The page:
HMS Ocean Crest

HMS Ocean (L12)

'Britain’s biggest warship', the helicopter carrier and assault ship HMS Ocean (L12) is the Flagship of the Royal Navy.

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In her role as a helicopter carrier and amphibious assault ship, Ocean is designed to deliver troops by helicopter or by landing craft – the ship has six helicopters and carries four Mk5 landing craft vehicle and personnel (LCVP).

in 2015 HMS Ocean completed fitting new communications and IT systems which now allows the ship to host a staff, headed by a Rear Admiral, commanding UK and NATO Task Groups.

As well as the ship’s role as the Royal Navy’s Flagship, HMS Ocean was the lead ship for the Combined Task Force 50 (CTF 50).

CTF 50 is a multi-national task force maintaining the free flow of trade, freedom of navigation for shipping and regional security in the Middle East, an area around 2.5m square miles.

Predominantly a US Task Force the Royal Navy took command of this group for the first time with HMS Ocean as the Flagship of the force.

After a six month deployment HMS Ocean returned home to Plymouth on the 24th March 2017. She currently remains alongside her home.

HMS Ocean pays emotional farewell visit to her affiliated city of Sunderland

HMS Ocean pays emotional farewell visit to her affiliated city of Sunderland


HMS Ocean (L12) Latest News

Ocean's electronic warfare experts recognised


HMS Ocean welcomed home after six-month patrol

See all news for HMS Ocean (L12)

Current operation Operational Sea Training

The ship and her company are being put through their paces in preparation for returning to front line operations.

  • Combined Task Force 50

  • Exercise Trident Juncture

    Exercise Trident Juncture 2015 will be held through October and November, predominantly in, over and on the seas around Portugal, Spain and Italy. It is one of a series of long-planned exercises to ensure that NATO Allies are ready to deal with any emerging crisis, from any direction, and that they are able to work effectively with partners in tackling any crisis.

Location UK

Four locations are being used around the United Kingdom

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Unit History

The First Ocean1761

The first Ocean began the strong links with the West Country in 1770 as Flagship to Plymouth. Ocean saw her first real action against the French in 1778 under the lead of HMS Victory.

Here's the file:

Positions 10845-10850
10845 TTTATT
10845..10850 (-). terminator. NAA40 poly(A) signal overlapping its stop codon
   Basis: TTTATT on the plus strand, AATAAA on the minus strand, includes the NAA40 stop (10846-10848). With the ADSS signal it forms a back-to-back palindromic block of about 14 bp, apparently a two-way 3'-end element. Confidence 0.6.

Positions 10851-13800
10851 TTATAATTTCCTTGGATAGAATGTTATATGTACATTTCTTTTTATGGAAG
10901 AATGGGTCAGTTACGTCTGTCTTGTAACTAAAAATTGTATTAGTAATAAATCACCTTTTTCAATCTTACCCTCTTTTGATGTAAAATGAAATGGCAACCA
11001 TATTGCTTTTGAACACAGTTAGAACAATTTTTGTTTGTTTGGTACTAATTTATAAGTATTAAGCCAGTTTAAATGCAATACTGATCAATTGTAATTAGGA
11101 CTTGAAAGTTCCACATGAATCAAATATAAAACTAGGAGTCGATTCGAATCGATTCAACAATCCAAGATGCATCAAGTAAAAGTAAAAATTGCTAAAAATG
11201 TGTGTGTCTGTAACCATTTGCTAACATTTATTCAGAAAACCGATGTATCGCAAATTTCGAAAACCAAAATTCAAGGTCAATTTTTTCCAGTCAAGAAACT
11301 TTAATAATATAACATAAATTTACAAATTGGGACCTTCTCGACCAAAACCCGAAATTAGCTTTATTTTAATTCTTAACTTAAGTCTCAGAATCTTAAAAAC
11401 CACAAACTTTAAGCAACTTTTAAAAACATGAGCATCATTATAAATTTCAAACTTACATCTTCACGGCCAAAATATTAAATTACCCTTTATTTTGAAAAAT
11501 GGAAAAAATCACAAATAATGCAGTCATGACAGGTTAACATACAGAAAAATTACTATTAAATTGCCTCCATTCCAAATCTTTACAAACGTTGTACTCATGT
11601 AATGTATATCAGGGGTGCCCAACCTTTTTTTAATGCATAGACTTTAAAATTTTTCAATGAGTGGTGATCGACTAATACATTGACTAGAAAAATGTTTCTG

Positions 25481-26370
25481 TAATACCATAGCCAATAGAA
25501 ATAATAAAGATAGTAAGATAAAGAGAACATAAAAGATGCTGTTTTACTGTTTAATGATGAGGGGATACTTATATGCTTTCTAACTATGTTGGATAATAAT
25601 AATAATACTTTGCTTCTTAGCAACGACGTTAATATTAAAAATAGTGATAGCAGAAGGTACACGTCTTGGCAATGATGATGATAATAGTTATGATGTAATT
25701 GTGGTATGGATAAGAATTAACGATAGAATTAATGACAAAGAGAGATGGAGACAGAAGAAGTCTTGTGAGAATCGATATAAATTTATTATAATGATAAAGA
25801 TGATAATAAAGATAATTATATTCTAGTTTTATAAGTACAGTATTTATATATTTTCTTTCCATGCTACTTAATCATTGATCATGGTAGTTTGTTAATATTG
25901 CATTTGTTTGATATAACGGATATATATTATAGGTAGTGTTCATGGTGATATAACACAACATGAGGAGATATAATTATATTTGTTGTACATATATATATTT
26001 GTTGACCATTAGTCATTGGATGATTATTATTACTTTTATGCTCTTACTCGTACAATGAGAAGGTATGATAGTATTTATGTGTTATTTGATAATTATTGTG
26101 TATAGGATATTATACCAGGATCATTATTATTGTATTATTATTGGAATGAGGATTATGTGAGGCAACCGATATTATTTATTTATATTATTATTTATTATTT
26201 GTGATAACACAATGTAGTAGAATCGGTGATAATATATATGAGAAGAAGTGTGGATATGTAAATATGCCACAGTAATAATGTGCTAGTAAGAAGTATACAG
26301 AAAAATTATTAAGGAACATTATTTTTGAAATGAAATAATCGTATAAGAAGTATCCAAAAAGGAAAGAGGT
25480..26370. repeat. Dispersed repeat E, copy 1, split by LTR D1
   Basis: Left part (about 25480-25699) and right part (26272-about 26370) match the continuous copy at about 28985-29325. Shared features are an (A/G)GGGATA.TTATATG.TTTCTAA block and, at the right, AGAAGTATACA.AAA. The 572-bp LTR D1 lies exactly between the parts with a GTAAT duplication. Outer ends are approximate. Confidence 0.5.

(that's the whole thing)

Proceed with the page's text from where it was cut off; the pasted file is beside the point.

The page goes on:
Battle Honours1781

Ushant 1781

The Second Ocean1805

Ocean’s next incarnation was a second-rate 98-gun warship, she spent the bulk of her service in the Mediterranean.
She was converted into a depot ship in 1841 and broken up in 1875.

The Third Ocean1867

The next was an ironclad of 50 guns. She holds the record for the longest days under sail by any British ironclad:  243 miles to the Far East. She was Flagship on the China Station from 1867.

The Fourth Ocean1898

The fourth Ocean earned a reputation as an unlucky ship, suffering various mishaps during build. Ocean served on the China Station during which time she was hit by a typhoon.

Battle Honours1915

Dardanelles 1915
Suez Canal 1915

The Fourth Ocean1915

In March 1915, as she attempted to rescue the mine-struck HMS Irresistible,  Ocean hit a mine – flooding and under fire, she was abandoned and sank that evening.

The Fifth Ocean1945

The fifth HMS Ocean  cemented her links with naval aviation. The Colossus-class aircraft carrier had a brief but active service career after commissioning in July 1945. 

Battle Honours1952

Korea 1952-53

The Sixth HMS Ocean1998

Commissioned in September 1998 in Devonport, HMS Ocean is at the heart of the Navy’s amphibious fleet. Until the arrival of the Queen Elizabeth class carriers, she is the largest UK warship.

Battle Honours2003

Al Faw 2003

Operation Unified Protector2011

As Libyan rebels fought Gaddafi forces, HMS Ocean launched Britain’s first seaborne Apache raid, destroying military vehicles, installations and communications equipment.

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Commanding Officer Robert Pedre

Rank: Captain

Captain Robert Pedre was selected for Royal Navy university sponsorship in 1993. He assumed Command of HMS Ocean in August 2016.

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HMS Ocean to visit Sunderland for the final time



HMS Ocean weighs a staggering 22,000 tonnes

HMNB Devonport

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